[0003] Manufacturers of mobile devices, such as cellular telephones, may obtain components of the mobile devices from various sources, including components from different manufacturers. For example, an application processor in a cellular phone may be obtained from a first manufacturer, while the display for the cellular phone may be obtained from a second manufacturer. The application processor and the display or another device may be interconnected using a standards-based or proprietary physical interface. For example, the display may have an interface that conforms to the Display System Interface (DSI) standard specified by the Mobile Industry Processor Interface (MIPI) Alliance.

[0004] As the capabilities and functionality of mobile devices continues to grow, there exists an ongoing demand for new techniques to provide flexible and reliable communications in increasingly challenging signaling environments.

SUMMARY

[0005] In an aspect of the disclosure, a method, a computer program product, and an apparatus are provided that relate to pulse-based signaling transmitted over a multi- wire interface and clock and data recovery for interfaces that employ pulse-based signaling. [0006] In various aspects, an apparatus includes a clock recovery circuit. The clock recovery circuit may include a plurality of input latches configured to assume a first state when a first pulse is received in one or more of a plurality of input signals, combinational logic configured to provide a second pulse response to the first pulse, a delay circuit configured to produce a third pulse on a receive clock that is delayed with respect to the second pulse, a plurality of output flip-flops configured to capture the first state when triggered by the third pulse. The first state may identify which of the plurality of input signals has received input pulses.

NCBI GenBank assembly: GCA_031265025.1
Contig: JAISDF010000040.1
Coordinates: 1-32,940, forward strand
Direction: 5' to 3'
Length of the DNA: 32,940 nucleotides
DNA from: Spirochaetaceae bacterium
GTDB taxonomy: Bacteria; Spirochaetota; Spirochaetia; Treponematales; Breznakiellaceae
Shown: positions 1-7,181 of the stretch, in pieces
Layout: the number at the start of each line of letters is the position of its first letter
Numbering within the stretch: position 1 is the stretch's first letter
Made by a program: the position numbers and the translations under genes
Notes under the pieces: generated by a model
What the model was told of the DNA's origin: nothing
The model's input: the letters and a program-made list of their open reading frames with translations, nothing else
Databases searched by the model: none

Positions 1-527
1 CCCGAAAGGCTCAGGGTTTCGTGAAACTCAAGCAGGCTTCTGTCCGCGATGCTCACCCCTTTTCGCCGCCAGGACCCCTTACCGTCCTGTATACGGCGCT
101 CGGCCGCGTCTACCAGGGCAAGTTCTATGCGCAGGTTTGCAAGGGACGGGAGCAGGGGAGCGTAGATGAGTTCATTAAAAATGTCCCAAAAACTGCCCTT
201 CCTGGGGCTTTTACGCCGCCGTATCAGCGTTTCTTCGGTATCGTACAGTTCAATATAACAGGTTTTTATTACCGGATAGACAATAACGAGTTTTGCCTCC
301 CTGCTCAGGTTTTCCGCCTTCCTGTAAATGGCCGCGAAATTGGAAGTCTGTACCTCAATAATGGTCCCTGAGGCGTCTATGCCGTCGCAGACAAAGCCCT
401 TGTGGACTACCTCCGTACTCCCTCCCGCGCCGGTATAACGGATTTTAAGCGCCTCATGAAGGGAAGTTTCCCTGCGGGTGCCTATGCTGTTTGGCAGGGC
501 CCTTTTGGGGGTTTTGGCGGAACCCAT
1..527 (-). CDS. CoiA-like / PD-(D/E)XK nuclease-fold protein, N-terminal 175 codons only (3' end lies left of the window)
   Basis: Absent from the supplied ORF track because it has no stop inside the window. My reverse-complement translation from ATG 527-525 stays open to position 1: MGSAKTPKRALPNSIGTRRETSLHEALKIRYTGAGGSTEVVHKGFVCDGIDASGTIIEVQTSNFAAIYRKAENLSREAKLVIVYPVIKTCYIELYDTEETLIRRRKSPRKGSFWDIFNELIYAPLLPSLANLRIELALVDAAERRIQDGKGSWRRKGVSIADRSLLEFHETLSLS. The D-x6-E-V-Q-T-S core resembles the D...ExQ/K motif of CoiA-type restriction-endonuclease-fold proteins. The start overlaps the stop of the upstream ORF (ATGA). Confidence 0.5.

[0007] In one aspect, the clock recovery circuit includes a one-shot circuit configured to fix a duration of the second pulse.